A sweet teacher emailed me and asked me if I ever used journals – and, if so, how? I do! I love easy journal activities!
In my room, we have two journals. One we use for our No Fuss Math Journaling and one we use for ELA. We don’t use it for major writing lessons, but for reader response, reading comprehension questions, story element summaries, and other similar things. But mostly, we use them for:
Quick-writes are great, easy journal activities for all age levels and if given enough inspiration – the kids really do write quickly. It provides a quick, daily practice for basic writing and grammar skills.
In fact, we do a lot of quick writes in class. Quick writes and complete sentence responses are also great during ELD lessons. One of the questions on the CELDT (California English Language Development Test) is to describe everything that is going on in a specific picture. This is actually a fabulous assessment for all students, regardless of language.
The point is, the kiddos are looking for details and utilizing complete sentences to
- Stay on topic
- Demonstrate mastery of sentence structure, complete thoughts, and proper punctuation.
Since those are common first-grade standards, the lessons work great for all of the kiddos.
Fun photos are my favorite things to use for quick-writing inspiration. Often I display a photo, then draw random names of students and have them tell me complete sentences about the picture. This method is perfect for Kinders and beginning of the year first graders. It is truly an easy journal activity!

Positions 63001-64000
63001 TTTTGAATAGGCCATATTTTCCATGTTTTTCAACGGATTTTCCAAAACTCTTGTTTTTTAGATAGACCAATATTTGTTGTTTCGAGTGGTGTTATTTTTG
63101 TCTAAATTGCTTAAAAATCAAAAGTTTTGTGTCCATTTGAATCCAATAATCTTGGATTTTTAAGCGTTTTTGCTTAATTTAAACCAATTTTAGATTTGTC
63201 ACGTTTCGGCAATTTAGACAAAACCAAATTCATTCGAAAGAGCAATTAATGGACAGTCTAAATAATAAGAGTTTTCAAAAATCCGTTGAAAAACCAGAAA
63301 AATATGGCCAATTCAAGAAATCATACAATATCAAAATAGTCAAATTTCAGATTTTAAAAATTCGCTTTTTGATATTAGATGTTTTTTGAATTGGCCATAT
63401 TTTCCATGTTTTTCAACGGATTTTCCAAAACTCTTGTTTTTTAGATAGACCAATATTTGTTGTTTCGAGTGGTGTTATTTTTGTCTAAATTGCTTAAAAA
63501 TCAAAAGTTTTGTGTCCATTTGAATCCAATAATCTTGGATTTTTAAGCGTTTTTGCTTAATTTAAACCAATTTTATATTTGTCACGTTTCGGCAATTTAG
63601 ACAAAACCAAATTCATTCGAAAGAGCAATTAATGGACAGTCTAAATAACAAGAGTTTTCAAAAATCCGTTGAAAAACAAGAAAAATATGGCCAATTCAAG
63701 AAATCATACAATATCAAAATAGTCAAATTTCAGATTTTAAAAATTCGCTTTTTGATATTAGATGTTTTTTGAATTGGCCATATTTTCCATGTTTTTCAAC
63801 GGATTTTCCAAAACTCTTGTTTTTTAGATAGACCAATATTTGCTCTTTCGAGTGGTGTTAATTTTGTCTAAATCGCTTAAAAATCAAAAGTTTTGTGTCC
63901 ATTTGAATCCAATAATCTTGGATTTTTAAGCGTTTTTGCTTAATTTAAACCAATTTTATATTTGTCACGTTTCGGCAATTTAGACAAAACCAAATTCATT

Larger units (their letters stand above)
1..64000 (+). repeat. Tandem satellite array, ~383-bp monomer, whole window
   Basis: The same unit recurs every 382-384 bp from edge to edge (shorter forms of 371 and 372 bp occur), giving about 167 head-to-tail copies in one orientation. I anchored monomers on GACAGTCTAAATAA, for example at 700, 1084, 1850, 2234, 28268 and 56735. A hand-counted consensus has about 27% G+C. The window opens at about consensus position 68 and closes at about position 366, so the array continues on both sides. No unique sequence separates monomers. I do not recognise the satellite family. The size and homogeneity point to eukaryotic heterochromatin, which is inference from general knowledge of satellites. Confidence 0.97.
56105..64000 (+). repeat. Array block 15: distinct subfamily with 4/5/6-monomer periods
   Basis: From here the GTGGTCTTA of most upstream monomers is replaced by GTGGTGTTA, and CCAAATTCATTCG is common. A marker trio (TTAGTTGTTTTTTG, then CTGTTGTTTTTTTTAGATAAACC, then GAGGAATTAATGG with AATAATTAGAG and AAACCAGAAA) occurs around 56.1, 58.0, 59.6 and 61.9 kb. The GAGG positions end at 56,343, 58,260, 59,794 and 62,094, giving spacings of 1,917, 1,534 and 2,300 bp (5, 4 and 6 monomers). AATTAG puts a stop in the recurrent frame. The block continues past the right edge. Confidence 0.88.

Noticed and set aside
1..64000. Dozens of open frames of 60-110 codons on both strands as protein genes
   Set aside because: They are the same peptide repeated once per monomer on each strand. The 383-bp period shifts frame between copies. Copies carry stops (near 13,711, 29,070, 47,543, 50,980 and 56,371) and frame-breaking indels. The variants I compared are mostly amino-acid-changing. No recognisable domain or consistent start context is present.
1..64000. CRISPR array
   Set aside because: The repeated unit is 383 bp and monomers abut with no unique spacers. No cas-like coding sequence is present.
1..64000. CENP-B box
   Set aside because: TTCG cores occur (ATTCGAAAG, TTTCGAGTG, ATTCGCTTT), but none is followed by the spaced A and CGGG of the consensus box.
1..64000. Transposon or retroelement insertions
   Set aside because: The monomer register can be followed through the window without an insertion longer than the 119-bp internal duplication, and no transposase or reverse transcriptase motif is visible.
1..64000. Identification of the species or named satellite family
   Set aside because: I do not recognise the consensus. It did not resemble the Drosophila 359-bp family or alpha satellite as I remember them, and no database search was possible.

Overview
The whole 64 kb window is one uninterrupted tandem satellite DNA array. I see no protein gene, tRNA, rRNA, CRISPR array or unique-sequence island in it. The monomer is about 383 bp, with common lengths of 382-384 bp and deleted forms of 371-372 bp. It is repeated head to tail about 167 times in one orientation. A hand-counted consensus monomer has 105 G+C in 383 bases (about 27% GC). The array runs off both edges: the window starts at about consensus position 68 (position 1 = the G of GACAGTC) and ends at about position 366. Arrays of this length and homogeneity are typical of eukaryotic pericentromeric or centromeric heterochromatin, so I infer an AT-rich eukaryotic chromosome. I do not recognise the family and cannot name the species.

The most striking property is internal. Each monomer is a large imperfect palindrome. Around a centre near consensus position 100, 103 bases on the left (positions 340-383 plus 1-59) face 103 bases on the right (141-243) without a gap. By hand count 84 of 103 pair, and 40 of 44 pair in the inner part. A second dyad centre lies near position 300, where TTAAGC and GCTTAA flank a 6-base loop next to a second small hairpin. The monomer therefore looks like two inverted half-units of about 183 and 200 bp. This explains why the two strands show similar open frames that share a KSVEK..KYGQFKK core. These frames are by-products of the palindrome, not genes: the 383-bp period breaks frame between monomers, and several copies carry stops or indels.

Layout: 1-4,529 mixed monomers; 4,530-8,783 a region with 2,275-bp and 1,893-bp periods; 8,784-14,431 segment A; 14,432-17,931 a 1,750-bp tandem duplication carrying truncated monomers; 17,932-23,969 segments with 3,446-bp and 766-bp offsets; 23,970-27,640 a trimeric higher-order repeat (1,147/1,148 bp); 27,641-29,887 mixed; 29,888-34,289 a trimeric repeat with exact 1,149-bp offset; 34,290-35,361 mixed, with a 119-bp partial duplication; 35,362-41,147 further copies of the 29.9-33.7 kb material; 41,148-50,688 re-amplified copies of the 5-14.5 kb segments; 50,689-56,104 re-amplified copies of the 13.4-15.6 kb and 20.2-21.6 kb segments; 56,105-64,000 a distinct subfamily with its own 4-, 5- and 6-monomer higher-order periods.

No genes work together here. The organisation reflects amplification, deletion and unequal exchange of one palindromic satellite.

As the kids develop their writing skills and speed, the kiddos are asked to write 3 (or more or less depending on the group) sentences about the picture. Upon completion, the kids trade the journal or quick-write with their partner. Their partner circles the capitals and periods and gives happy faces for proper spacing with their red pen. If all of the sentences make sense and are on topic, the partner also gives the owner of those sentences a SUPER SMILEY on their page… which is nothing more than a gigantic happy face. My firsties LOVE those huge happy faces and work hard to get them.
This is my Pinterest board where I pin a whole lot of fun writing inspiration finds. Please feel free to follow the board so you can use it with your own kiddos.
A lot of what I find is Photoshopped – but I don’t care. That just makes the photo more interesting, funny, and/or thought-provoking. I used to collect random pictures from magazines to show the kiddos as quick-write inspiration. But all off the fabulous things people put on the internet and share on Pinterest has made this job so much easier. Curating these wacky photos is a breeze!
Printed out – these pics are GREAT for the writing center/station/writing practice element of your literacy block. The little peeps love thumbing through the photos and picking ones to write about!
We use “My Journal” for all of our ELA journal activities, including the quick-writes. In fact, this is what we use for all of their independent writing that isn’t part of a major writing plan or final draft.
My Journal is a FREEBIE! It’s chock full of all kinds of goodies! I’m happy to send it to you. Just leave me your info below and I’ll drop it in your inbox.
Quick Writes Rock!
Quick-write is an easy journal activity that costs nothing to implement and can be as large or small of a task as you want! My kids love demonstrating and building their descriptive writing skills with this idea!
I hope you and your kiddos give it a try! It truly is a fun activity, a great time-filler and a fabulous task to leave for a sub to do with your kiddos, too!